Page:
One of the things that drives me crazy as I'm getting older is that my brain is losing the capacity to differentiate version numbers
. As I speak travel around speaking with customers and at conferences, I find my self saying things like "I can't recall if this problem was fixed in SQL Server 2000 or 2005. But you don't have to worry about that any more." Or things like "That feature was added in SQL Server 2008 R2, eh, or was that version 6.5. DOH!" followed by a loud slapping sound as I whap my palm into my forehead.
The Internet doesn't forget either. Recommendations that were once helpful, if not outright essential, now are neutral or even downright bad.
So now, whenever I put together new presentations, I always spend a lot of time in research, reassessing my knowledge on the topic. (That doesn't mean that I'll extemporaneously say
it wrong, because I speak in an off-the-cuff and rapid style. But at least my notes are usually correct).
Case In Point
Take backup and recovery (B&R), for example. I've been writing about and performing B&R for years. I'm even part of the team that builds the most popular B&R tool in the SQL Server space. It's an extremely important part of what I do. And yet, even after
spending a couple days re-researching topics (yet again), I still manage to get a few of the more specific details wrong because of changes over the years in the feature set. How so?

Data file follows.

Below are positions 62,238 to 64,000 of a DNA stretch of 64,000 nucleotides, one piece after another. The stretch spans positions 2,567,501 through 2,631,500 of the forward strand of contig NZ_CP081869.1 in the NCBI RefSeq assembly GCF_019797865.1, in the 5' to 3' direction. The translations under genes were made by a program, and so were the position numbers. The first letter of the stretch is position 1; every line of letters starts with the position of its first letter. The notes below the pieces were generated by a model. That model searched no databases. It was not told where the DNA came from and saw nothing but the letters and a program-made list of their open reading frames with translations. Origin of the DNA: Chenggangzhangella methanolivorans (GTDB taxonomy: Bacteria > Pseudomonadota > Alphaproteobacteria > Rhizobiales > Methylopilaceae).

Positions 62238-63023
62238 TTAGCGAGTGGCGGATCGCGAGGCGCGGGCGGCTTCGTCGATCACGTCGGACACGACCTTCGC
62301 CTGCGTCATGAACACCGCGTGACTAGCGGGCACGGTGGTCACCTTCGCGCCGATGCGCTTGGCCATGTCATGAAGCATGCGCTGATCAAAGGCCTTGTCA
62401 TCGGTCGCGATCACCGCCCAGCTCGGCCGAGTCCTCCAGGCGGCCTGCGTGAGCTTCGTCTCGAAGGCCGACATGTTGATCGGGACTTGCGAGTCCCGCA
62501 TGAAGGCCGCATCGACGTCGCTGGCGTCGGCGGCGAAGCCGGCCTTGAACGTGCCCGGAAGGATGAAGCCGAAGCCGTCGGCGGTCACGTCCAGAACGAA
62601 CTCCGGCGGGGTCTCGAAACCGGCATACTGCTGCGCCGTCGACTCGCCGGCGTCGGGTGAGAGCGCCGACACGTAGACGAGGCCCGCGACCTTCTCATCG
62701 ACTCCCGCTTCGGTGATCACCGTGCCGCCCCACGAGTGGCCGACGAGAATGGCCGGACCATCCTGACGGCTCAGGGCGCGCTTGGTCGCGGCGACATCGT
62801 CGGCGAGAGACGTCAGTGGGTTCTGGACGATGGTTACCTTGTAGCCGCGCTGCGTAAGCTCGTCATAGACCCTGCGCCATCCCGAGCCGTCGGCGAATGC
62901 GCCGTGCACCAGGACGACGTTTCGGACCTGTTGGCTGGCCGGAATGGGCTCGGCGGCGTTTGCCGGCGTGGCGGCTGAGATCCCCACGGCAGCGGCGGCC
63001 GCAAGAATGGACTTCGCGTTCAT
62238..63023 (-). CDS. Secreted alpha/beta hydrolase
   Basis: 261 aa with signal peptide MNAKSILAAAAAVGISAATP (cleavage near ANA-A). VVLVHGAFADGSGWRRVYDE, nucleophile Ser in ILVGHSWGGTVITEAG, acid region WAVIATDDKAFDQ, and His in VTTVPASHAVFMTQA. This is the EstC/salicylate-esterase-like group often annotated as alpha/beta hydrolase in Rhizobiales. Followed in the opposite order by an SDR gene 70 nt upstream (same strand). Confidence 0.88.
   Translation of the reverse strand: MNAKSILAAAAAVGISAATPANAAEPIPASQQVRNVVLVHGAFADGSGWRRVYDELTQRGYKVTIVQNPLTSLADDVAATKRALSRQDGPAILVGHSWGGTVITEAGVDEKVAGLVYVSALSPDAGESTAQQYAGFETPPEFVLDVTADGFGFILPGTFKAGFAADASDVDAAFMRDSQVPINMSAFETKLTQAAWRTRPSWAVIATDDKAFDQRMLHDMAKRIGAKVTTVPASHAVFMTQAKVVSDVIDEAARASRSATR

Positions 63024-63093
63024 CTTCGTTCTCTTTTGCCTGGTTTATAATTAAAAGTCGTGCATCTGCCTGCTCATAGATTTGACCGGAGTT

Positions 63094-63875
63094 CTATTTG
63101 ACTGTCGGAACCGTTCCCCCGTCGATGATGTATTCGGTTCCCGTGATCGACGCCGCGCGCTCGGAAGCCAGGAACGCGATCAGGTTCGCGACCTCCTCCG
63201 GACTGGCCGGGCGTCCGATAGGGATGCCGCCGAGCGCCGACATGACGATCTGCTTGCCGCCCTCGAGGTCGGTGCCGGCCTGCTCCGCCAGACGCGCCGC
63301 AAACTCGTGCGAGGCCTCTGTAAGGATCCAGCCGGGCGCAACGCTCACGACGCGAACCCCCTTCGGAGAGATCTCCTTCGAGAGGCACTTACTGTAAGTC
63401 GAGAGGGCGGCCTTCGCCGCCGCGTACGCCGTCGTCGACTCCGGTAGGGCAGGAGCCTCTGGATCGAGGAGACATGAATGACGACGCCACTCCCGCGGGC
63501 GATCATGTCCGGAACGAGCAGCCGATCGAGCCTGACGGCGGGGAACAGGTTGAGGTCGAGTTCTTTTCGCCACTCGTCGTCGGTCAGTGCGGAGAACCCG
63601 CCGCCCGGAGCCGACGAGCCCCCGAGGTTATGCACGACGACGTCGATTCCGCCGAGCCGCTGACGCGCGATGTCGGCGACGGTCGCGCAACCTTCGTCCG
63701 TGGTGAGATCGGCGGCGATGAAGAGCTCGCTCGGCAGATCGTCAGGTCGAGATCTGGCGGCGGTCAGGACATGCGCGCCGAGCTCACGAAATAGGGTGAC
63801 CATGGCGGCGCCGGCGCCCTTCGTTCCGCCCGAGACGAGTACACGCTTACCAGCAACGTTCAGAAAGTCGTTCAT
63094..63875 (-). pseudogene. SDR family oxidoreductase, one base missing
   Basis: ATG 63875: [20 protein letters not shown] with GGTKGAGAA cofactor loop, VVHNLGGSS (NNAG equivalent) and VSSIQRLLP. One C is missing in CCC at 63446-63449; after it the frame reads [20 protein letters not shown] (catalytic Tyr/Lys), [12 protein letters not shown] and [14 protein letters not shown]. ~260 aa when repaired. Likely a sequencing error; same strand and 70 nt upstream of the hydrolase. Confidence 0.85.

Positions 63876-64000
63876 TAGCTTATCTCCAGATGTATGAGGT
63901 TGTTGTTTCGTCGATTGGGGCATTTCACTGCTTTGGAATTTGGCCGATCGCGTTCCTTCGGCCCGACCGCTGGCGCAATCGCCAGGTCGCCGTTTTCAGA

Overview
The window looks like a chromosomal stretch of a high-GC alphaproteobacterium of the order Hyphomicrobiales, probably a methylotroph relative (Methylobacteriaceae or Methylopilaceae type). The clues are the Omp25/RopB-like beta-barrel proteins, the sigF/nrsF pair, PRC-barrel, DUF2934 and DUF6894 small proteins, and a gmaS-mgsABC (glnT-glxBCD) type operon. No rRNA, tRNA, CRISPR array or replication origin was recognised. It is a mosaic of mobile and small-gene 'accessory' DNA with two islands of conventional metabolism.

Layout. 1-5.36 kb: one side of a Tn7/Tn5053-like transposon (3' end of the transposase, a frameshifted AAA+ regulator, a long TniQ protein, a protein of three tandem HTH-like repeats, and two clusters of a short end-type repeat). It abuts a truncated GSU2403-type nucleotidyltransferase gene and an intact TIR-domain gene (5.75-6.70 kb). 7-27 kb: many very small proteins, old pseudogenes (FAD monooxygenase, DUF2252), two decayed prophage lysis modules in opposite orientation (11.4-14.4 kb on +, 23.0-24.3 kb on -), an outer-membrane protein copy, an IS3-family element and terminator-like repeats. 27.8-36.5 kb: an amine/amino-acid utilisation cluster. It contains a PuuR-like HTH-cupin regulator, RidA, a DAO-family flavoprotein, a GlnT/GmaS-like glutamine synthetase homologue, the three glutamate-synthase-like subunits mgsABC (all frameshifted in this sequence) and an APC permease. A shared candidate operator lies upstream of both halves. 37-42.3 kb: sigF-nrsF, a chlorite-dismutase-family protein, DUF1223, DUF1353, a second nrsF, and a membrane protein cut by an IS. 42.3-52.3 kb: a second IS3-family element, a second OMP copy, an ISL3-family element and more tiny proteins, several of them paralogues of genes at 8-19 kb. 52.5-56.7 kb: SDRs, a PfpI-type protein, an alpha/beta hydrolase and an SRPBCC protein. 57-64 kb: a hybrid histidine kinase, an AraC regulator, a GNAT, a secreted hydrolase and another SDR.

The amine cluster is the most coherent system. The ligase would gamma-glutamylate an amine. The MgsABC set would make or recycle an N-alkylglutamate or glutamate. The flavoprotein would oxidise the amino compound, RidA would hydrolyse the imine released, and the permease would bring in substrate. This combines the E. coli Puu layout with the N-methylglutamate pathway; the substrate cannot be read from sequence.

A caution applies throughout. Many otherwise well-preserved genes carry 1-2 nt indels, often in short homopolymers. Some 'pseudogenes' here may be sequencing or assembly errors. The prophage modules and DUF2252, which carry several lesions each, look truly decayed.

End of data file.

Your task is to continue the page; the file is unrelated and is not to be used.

During an Expert's Perspective webcast last week (and available on-demand) covering the top backup and recovery mistakes on Microsoft SQL Server, I mis-explained the details concerning how SQL Server performs a differential backup. A very clever SC on our team who was also attending the webcast pointed out to me after the session that I'd described differentials working at an 8k page-level when, in fact, they work at the extend-level (that's a block of eight 8k pages). #FACEPALM!
When describing the differential backup I said that a bit was flipped on each page header and SQL Server would only back up those pages. Instead, whenever a page is changed a bit is recorded on the differential change map (1bit per extent), the backup process then queries these map pages and backs up those extents that have been marked as changed.
The Research Reveals
The cool revelation here is not that I can admit my mistakes. The take-away from this blog post are all the great articles I read writing my latest slide deck. These blogs and articles were so good that I needed to spread the word. Add these to your must read
Virtual Log Files must be tamed!
Backup and Recovery Myth Busting
Other Good Sources
And just in case you need a refreshing in the basics of SQL Server backup and recovery, check these out: